Reviews for Undone Fairy Tale
Booklist Reviews 2006 January #1
K-Gr. 3. Lendler's first children's book is a fractured fairy tale of the silliest order. Things begin traditionally: a princess is locked in a tower, where she makes pies around the clock for a gluttonous king. Handsome knight Sir Wilbur arrives but must perform three tasks before he can rescue the princess. Then, the story's split occurs: a narrator wearing a bow tie explains that Ned, the man in charge of pictures, hasn't finished this page's illustration and has hastily substituted a doughnut for the king's crown. More problems ensue: Ned can't gather the knights' horses on time, so Sir Wilbur must use the props that the department has available--giant fish. The farce continues to the end as the text and images flip between the increasingly ridiculous fairy tale and the problems creating images behind the scenes. Two fonts distinguish between the story lines, and the wild, clever cartoons make the most of the gleeful absurdity. Suggest Kevin O'Malley's Once Upon a Cool Motorcycle Dude (2005) and David Wiesner's Caldecott Medal book The Three Pigs (2001) for more fractured fun. ((Reviewed January 1 & 15, 2006)) Copyright 2006 Booklist Reviews.
Horn Book Guide Reviews 2006 Spring
Using the frame of a fairy tale about a princess imprisoned in a tower and two contrasting styles of cartoon illustration, the reader is admonished that the illustrator never has time to finish his pictures properly because the reader is turning pages too quickly. Though the slightly funny premise may amuse some, the one-note joke is carried on too long. Copyright 2006 Horn Book Guide Reviews.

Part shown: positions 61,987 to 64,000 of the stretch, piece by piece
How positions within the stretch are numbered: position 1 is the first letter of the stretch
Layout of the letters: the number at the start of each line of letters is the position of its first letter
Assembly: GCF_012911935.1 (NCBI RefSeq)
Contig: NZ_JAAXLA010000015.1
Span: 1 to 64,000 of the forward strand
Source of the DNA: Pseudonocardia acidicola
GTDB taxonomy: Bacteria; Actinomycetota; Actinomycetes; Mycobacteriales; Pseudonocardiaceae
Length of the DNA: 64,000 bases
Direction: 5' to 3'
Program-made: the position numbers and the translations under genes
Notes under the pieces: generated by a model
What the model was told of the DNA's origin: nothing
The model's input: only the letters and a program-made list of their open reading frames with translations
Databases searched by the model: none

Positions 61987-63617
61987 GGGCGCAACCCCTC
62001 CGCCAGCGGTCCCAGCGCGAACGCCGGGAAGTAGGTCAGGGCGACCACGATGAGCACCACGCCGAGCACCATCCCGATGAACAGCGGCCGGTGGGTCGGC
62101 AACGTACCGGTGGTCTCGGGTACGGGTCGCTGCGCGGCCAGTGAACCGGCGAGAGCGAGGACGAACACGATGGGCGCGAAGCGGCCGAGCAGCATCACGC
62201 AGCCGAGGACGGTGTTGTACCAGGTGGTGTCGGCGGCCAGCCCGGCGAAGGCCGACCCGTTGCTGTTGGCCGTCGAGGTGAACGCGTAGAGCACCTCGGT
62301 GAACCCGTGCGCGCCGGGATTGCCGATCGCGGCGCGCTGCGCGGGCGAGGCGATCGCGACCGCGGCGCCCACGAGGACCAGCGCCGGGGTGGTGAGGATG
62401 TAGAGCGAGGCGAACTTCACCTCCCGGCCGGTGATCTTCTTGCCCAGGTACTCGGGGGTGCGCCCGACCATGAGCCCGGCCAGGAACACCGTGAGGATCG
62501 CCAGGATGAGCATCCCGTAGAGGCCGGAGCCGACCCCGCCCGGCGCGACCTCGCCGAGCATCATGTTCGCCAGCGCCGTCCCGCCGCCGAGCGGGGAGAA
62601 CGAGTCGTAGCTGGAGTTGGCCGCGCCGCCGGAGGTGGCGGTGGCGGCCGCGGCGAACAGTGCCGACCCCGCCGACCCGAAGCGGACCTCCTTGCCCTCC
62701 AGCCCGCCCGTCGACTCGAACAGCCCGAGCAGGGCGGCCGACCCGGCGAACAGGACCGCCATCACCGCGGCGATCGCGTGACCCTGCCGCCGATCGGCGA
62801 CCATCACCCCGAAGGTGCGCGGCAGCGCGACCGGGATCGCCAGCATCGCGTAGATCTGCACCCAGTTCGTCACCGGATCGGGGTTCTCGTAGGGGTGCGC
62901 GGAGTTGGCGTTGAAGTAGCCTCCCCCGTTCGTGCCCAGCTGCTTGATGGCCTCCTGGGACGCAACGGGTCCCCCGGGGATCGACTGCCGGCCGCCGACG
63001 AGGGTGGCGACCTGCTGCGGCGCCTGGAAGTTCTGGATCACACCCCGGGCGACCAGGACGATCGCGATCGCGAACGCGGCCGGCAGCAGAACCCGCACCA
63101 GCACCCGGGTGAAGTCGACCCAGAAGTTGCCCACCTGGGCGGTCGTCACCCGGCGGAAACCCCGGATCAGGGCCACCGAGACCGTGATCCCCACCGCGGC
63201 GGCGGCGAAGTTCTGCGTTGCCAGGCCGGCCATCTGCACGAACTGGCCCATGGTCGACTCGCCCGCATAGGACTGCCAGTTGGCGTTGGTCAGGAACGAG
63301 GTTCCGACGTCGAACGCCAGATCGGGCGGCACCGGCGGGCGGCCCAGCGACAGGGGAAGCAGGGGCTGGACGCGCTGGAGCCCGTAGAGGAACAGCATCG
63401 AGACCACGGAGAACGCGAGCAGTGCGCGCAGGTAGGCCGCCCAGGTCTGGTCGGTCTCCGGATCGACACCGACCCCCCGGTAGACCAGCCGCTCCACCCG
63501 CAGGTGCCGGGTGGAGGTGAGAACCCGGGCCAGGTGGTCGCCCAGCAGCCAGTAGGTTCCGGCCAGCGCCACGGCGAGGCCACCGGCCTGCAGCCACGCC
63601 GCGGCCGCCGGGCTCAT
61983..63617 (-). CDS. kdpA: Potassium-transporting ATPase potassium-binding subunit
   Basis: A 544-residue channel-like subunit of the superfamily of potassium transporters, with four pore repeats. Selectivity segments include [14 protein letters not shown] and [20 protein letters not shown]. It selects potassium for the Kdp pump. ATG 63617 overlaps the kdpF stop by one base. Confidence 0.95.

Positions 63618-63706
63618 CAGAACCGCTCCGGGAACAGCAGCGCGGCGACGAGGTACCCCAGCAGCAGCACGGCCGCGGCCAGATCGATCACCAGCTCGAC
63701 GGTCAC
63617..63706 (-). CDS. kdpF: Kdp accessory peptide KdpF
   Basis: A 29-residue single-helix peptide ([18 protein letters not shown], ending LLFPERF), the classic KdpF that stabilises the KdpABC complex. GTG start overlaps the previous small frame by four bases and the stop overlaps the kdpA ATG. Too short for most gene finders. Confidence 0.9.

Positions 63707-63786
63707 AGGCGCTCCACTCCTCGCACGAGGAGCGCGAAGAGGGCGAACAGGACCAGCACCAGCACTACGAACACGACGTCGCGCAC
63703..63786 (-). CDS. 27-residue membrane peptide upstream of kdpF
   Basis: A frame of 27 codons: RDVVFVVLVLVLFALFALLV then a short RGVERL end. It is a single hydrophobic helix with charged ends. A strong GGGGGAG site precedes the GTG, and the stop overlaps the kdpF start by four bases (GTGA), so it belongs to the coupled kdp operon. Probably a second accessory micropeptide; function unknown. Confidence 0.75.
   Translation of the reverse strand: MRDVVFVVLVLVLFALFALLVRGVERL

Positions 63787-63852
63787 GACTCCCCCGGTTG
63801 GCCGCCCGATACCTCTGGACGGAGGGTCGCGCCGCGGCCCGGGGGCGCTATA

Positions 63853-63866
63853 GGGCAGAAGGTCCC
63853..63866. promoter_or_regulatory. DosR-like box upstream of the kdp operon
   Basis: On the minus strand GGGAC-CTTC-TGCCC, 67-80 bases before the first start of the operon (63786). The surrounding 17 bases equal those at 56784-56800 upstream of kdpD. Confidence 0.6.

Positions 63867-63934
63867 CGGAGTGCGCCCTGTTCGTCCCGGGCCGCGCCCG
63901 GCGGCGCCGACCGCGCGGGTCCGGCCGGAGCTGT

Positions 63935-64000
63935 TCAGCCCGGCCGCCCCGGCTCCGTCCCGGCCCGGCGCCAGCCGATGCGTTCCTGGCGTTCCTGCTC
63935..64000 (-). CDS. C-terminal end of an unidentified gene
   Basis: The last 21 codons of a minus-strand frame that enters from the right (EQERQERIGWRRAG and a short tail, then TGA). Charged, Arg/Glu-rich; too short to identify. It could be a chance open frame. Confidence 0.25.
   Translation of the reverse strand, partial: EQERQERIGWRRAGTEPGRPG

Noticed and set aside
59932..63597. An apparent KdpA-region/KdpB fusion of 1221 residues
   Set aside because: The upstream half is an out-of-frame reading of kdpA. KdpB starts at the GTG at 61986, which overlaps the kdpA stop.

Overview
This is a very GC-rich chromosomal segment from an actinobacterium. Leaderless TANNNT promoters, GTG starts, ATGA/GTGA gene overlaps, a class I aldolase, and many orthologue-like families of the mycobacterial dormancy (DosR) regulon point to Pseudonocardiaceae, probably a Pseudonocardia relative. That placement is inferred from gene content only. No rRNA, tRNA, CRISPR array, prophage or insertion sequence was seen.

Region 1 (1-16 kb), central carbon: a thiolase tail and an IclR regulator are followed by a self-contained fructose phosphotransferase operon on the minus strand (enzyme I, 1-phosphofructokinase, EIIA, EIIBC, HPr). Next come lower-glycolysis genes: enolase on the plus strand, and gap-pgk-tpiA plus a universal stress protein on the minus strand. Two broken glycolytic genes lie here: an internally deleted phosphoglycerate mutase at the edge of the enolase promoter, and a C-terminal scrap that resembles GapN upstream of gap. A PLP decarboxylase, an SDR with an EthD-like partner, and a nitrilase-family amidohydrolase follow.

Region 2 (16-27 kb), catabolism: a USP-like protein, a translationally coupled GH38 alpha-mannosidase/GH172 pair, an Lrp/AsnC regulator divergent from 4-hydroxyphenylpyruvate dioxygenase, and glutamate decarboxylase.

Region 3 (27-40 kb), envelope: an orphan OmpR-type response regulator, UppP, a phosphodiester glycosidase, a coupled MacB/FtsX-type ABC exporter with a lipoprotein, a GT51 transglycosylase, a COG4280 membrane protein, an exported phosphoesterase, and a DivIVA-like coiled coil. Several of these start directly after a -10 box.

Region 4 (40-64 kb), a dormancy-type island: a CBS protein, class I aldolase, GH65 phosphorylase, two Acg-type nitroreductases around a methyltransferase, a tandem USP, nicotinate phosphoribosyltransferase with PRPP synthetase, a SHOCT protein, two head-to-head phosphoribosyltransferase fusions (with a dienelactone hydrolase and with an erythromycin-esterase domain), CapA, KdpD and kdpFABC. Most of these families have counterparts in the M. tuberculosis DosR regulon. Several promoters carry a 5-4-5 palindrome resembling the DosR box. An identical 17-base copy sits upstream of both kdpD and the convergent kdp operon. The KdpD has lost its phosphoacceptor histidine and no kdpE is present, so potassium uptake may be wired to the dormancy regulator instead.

Kirkus Reviews 2005 September #2
An ordinary fairy tale (pie-baking princess locked in tall tower, knights must perform feats to win her hand from fat stepfather king) is made extraordinary as Ned, the illustrator, and an unnamed narrator attempt to get readers to slow down so they can finish the pictures. Unfortunately, readers are uncooperative. What results is a comedy worthy of Monty Python fans. Sir Wilbur's first task is to slay a dragon . . . but Ned does not have the horses or armor ready, so he must ride a fish and wear a pink tutu-the only props available. One disaster follows another as readers refuse to follow the narrator's directions, differentiated from the text by a font change. In the final showdown the snail-riding princess, who has rescued herself, leads an army of fish-riding, banana-wielding monkeys, the king rides out to greet her with an army of pickles and the beleaguered Ned finally quits. Martin's illustrations are perfect, mixing the two simultaneous tales until their edges are indistinguishable. The spot-on renderings of Ned and the narrator's facial expressions only add to the slapstick. Tremendously clever and hysterically funny. (Picture book. 4-10) Copyright Kirkus 2005 Kirkus/BPI Communications. All rights reserved.
Publishers Weekly Reviews 2005 October #3